When evaluating care and retirement options for aged adults, there are several influential factors to consider, including lifestyle choices, transportation, socialization, mobility constraints, and daily routines. Considerations concerning retirement housing may ultimately come down to price. You cannot stay a place you cannot afford. However, even if cost is not an issue, if other options revolving your personal preferences are compromised, it may not be worth it. The process is a complicated one, but there are some things to consider.
The Costs of Staying At Home
A common assumption is that living at home is free once the mortgage has been paid off. Unfortunately, the costs of utilities, taxes, food, insurance, upkeep, repairs, transportation, and emergency response systems still add up. Aging in place can be nearly twice as expensive as staying in a retirement living community, especially with medical support or daily assistance. Although the cost of one’s mortgage is nearly always less expensive as compared to the cost of a retirement living community, that is exclusive of costs such as house upkeep and living expenses, as well as potential in-home care.
For example, if an aged adult owns a $150,000 house and requires only four hours of in-home care per day, they might expect to pay $4,800 per month, which do not include the costs of more intensive demands. Aged adults who are willing to explore retirement living pay less at every level of need. Memory care costs about $6,700 monthly, assisted living costs $5,400, while aged adults in independent living pay around $3,700 per month.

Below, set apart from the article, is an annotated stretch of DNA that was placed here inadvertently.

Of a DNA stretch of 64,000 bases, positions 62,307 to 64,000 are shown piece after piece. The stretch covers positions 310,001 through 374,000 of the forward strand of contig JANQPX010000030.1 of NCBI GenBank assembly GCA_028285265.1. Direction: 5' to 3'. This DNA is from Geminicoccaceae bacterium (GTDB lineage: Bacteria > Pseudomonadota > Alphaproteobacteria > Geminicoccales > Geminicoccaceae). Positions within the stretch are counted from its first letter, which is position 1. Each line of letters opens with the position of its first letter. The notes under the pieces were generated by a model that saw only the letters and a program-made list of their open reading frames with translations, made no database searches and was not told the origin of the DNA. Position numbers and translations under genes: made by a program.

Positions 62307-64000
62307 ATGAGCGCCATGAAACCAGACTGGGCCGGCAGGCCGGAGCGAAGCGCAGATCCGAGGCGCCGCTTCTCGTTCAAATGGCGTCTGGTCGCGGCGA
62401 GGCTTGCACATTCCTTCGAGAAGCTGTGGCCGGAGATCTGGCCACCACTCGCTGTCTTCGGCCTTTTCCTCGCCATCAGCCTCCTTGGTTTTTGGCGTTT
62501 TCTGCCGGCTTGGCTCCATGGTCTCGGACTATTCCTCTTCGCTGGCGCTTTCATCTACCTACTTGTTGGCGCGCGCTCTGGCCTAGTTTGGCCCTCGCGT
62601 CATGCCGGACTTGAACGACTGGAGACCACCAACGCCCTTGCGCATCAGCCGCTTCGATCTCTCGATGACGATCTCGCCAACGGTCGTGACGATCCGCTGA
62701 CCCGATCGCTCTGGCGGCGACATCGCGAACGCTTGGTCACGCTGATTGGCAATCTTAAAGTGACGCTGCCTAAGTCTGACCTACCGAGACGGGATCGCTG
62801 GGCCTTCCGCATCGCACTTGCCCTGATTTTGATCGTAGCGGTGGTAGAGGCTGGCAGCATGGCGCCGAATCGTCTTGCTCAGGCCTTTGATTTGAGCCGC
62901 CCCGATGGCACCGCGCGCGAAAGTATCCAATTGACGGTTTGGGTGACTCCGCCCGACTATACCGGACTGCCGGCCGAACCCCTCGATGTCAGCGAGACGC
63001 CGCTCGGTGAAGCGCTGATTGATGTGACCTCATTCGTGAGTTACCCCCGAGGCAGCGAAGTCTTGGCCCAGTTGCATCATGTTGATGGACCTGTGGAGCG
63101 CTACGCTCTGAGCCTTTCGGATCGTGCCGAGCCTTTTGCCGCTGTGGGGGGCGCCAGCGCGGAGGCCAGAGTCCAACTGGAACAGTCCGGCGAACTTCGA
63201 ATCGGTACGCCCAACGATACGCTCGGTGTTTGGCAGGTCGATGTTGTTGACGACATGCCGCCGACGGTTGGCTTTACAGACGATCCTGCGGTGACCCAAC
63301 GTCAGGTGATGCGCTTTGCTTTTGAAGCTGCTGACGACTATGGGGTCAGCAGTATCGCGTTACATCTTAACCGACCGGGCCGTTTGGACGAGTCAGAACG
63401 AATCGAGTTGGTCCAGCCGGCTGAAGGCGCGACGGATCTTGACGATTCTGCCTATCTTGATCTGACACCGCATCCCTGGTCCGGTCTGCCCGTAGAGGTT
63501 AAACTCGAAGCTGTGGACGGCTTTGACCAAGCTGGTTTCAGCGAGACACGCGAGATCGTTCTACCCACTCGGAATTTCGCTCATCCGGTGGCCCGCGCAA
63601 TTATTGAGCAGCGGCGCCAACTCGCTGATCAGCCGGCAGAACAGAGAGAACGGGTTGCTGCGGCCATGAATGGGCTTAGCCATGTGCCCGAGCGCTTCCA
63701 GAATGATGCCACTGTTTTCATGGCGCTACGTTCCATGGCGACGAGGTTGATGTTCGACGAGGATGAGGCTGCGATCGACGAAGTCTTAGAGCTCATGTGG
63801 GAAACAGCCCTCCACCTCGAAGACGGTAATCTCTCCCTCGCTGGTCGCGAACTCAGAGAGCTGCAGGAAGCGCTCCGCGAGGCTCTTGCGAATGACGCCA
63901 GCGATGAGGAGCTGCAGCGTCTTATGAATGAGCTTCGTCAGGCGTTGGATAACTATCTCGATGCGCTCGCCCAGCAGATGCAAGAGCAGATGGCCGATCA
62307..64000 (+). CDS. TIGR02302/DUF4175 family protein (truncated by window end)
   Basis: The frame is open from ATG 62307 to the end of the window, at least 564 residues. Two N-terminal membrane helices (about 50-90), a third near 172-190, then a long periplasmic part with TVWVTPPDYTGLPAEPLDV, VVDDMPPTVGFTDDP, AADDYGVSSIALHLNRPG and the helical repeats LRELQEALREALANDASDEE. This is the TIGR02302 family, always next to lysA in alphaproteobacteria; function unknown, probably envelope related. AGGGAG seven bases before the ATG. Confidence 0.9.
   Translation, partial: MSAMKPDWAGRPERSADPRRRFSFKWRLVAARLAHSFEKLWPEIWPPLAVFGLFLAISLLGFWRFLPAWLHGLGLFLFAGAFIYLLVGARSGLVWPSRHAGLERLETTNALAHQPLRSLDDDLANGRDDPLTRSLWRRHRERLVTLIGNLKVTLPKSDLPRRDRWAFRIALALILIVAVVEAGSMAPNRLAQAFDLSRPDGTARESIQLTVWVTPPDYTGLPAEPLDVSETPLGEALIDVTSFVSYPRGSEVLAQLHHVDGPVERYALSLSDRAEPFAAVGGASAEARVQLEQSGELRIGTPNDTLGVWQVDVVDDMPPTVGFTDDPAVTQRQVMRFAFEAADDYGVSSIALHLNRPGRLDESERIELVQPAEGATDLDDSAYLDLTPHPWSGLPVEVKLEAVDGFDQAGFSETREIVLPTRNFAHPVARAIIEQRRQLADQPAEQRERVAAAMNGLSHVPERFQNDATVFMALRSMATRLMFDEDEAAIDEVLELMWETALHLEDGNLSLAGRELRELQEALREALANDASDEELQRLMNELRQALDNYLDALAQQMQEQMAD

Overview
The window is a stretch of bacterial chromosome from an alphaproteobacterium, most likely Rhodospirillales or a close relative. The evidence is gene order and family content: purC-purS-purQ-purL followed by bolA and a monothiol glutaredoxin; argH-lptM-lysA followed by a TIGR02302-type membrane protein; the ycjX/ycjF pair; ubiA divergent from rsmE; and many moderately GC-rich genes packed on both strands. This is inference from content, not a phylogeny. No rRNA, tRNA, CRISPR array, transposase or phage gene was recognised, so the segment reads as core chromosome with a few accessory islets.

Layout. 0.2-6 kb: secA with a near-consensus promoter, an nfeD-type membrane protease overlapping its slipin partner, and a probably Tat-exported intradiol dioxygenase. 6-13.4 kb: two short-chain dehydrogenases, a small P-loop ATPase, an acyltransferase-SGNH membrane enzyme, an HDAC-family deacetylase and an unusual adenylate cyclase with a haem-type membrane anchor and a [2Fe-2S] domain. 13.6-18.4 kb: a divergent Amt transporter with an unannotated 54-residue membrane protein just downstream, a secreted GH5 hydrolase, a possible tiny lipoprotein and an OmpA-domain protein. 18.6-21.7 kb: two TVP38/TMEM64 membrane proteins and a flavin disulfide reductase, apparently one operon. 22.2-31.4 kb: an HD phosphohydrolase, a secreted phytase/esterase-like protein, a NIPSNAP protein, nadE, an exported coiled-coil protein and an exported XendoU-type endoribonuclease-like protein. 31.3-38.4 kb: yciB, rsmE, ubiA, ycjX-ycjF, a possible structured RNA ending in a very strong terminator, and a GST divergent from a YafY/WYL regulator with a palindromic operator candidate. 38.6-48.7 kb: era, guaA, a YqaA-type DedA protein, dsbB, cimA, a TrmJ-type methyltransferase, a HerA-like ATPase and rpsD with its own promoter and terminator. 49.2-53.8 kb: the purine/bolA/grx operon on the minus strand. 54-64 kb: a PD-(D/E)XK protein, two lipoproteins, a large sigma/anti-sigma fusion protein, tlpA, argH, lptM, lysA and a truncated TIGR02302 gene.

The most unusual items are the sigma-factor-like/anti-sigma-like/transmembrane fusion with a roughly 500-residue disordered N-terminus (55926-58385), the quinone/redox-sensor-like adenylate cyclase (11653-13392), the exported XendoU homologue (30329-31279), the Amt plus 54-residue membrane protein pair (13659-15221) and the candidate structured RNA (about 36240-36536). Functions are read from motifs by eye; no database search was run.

Another Cost To Consider
Although cost might be a constraint, it should never be the primary factor. Many aged adults are prepared to pay more to live independent and fulfilling lives, due to the cons of aging in place. If you have to leave the house to socialize and engage with the community, driving may not be a viable option as it becomes more challenging with age, increasing the risk of isolation and overreliance on others. Living in your home may also become increasingly unsuitable and pose a danger to you. Intangible costs of aging in place include loss of independence, greater danger risks, and reduced opportunities for engagement. You may not be able to place a monetary value on these factors, but your quality of life is of greater importance.
Potential Hidden Costs
As you make the comparison between retirement living communities and aging in place, hidden costs can emerge. Here are some questions to consider if you are thinking of remaining at home.
- How can I socialize and engage in activities if I am no longer able to drive?
- Will my home require any major repairs in the next 10-20 years?
- What other recurring expenses do I need to pay regularly?
- How safe is my home? If injuries occur, what are the potential financial and medical repercussions?
- Will I need to increase my budget for in-home care and by how much?
- What level of in-home care, if any, will be covered by insurance?
- Are there any additional costs I need not pay if I opt for a retirement living community?
Embark On Your Retirement with Conservatory At Plano
Here at Conservatory At Plano, our living programs have no hidden fees or long-term buy-ins. If you want to find out more about the cost of living, contact us, and our team will be more than happy to answer any questions you might have.